Genres of Fiction: Contemporary Realistic Fiction

Now, I know you’re all going, “Contemporary realistic… what again?!” It’s a long name for a simple genre of fiction, one highlighting the realistic lives of every day fictional characters in our own modern times. Think “Charlotte’s Web” by E.B. White or “Hatchet” by Gary Paulsen.

At first glance, it might not sound very interesting. In fact, didn’t I just call it a “simple” genre? I can hear you avid writers screaming that you want complexity and detail, pathos and emotion, in all respects, thought-provoking material. I assure you, by simple, I merely mean easy to understand, but much more difficult to accomplish.

To understand Contemporary Realistic Fiction (CRF), we must understand its value in literature. Because it is cast in today’s day and age with familiar people, places, and things as part of the plot, many readers are naturally drawn to it. Further, readers relate more deeply to characters who go through events they can understand and experience themselves. In other ways, CRF enables readers to realize they aren’t the only ones going through certain ordeals in every day life and teach them how to cope with such situations.

Now that we’ve seen why CRF is so important, it’s time to learn how to write it well. Anyone can write fiction. Anyone can paste together trivial events of their own lives to create a cliché CRF novel. But BECAUSE of its strengths in understanding, the key to CRF is emotion.

Now, I do NOT mean in any way that it needs to be all lovey-dovey, gushy, romance writing (in fact, that’s often a bad way to express emotion), rather, that the emotions presented must 1) be authentic, 2) be relatable, and 3) influence both the characters within the book and the readers outside of it.

Authentic emotions MAKE SENSE. Now, I know that seems counterintuitive because feelings often arise without thought involved, but when writing, there has to be a good reason for every deeply felt passion. For example, you don’t want the caring father of six to sob over his child stubbing a toe. In contrast, you want his eyes brimming with tears but refusing to let them go as he watches his young son fight cancer. This sort of reaction not only makes sense but shows a balance in the character’s portrayal of emotion.

You want to express passions through characters and events in a way that is relatable yet unique. What I mean by this is that the emotions must often be paired with situations in which they are usually felt. In fact, most of the scene can even exemplify what other CRF writers have done before you or you yourself have experienced, BUT at least one detail needs to make the incident distinct, whether that be that the main character has dyed hair, the thief only steals clothespins, or the ceiling was painted with mermaid murals.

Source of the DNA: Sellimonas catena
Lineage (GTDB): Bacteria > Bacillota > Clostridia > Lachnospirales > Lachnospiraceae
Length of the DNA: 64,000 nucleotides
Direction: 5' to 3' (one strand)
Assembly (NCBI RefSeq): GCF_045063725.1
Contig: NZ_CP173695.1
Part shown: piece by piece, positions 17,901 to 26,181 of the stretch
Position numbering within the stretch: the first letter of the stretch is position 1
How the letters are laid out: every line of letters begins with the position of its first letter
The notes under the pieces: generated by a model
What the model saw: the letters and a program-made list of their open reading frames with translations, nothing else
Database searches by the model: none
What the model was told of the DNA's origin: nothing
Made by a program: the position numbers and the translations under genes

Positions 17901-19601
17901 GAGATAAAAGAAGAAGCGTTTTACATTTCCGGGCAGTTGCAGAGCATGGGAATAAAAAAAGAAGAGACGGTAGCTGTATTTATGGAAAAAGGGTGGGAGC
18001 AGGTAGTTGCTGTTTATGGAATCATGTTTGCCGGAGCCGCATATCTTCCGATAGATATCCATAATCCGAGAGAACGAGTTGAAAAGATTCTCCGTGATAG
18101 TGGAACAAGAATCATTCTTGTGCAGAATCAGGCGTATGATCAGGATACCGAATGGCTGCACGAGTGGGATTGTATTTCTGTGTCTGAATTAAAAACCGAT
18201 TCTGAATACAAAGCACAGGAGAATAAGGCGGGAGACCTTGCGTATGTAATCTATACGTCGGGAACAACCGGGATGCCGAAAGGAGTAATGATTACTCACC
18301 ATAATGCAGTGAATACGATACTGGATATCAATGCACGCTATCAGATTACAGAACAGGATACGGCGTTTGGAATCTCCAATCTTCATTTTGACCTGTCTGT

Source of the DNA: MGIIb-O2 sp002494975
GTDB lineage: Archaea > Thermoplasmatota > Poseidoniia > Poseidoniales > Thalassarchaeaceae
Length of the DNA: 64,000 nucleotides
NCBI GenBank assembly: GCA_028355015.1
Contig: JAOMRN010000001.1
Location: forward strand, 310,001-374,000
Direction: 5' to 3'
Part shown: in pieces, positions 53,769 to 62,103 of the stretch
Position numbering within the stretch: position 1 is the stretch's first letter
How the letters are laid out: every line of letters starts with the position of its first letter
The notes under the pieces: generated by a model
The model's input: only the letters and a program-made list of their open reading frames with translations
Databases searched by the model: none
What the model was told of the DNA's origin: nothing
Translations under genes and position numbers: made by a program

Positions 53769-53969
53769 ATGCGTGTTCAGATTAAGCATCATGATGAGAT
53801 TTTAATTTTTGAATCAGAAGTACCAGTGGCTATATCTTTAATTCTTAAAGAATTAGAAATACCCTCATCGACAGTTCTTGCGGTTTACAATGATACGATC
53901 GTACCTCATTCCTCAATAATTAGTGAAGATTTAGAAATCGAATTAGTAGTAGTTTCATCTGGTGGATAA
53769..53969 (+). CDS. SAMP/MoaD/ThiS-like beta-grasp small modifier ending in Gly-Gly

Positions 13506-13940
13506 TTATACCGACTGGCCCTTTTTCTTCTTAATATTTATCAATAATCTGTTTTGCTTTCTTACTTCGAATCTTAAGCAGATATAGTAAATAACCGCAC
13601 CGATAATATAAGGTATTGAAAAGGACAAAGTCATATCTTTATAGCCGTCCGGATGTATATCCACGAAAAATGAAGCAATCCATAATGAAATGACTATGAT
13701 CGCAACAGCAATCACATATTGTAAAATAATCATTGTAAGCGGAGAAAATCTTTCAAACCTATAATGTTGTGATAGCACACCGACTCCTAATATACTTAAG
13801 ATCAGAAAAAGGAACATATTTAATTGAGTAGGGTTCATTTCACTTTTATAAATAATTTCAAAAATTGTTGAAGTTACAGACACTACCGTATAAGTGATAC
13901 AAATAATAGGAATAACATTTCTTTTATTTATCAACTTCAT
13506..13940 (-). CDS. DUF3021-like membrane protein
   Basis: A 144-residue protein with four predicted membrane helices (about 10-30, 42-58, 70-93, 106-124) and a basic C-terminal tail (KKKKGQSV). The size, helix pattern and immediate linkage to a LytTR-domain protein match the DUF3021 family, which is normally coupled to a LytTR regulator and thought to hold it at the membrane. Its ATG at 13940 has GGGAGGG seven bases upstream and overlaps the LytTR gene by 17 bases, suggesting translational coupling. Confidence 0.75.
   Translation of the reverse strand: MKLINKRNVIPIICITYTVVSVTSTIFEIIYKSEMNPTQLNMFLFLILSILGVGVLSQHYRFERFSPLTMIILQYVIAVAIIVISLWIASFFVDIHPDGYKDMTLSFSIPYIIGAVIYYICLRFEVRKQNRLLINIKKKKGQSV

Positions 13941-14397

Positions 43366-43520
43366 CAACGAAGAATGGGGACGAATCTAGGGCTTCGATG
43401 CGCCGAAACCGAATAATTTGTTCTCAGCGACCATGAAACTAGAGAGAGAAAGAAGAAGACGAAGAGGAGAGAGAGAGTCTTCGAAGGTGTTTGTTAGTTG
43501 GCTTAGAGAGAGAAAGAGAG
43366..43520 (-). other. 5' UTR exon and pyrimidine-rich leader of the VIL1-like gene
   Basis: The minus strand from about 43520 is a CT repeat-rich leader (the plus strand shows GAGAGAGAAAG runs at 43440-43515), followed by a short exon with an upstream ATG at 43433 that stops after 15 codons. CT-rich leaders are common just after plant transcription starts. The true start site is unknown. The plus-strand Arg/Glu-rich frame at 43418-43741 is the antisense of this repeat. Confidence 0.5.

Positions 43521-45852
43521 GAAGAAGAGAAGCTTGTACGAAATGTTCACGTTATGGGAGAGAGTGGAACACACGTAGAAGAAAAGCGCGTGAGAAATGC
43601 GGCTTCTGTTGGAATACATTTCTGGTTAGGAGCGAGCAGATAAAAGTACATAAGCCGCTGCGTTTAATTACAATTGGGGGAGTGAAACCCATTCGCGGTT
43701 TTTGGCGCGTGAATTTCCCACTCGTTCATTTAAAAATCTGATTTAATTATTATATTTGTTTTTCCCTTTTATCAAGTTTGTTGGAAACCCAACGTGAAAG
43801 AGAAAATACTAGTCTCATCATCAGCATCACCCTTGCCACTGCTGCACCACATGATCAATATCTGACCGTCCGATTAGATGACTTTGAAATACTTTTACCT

Influence. Emotions influence actions. Thus, it is so in books. The passions a character feels can spur them to make a rash decision, cause them to rethink the world around them, etc. Use this to your advantage. With the pathos you create, make your character do surprising things. Make them engage in actions so as to surprise, delight, or even horrify your audience. This will deepen your character and your plot, while also gaining more attention from readers. The greatest weapon in instilling emotions within your readers is the use of anticipation. It is that which makes a reader NEVER want to put a book down.

In conclusion, Contemporary Realistic Fiction is one of many genres of fiction on the market today, and now, it is one within your grasp to create.


Published by aspiringwriter111

Heyyyyy, random person reading my bio! There's a TON to know about me, but I think I'll keep it pretty simple. Basically, I'm an aspiring writer who somehow manages to make time in her already hectic life for creating new, fantastical worlds on a daily basis. I love dreaming up romances, adventures, and crazy new species of animals to include in my books. Fights with dragons, damsels in distress, and pirates are right up my alley, but I also enjoy writing of the sometimes torturous struggles of everyday life, like... doing chores!! *sigh* XD And remember: "Everything you can imagine is real." -Picasso

3 thoughts on “Genres of Fiction: Contemporary Realistic Fiction

  1. Yeah, these can be pretty enjoyable…A lot of stories have CRF influence, like This Present Darkness and a few types of ghost stories. What makes these stories count is the ultimate “what if?” factor where you take an almost true-to-life situation and you put your own spin on it. I like to call these “sensible stories”. Great post!

    Liked by 1 person

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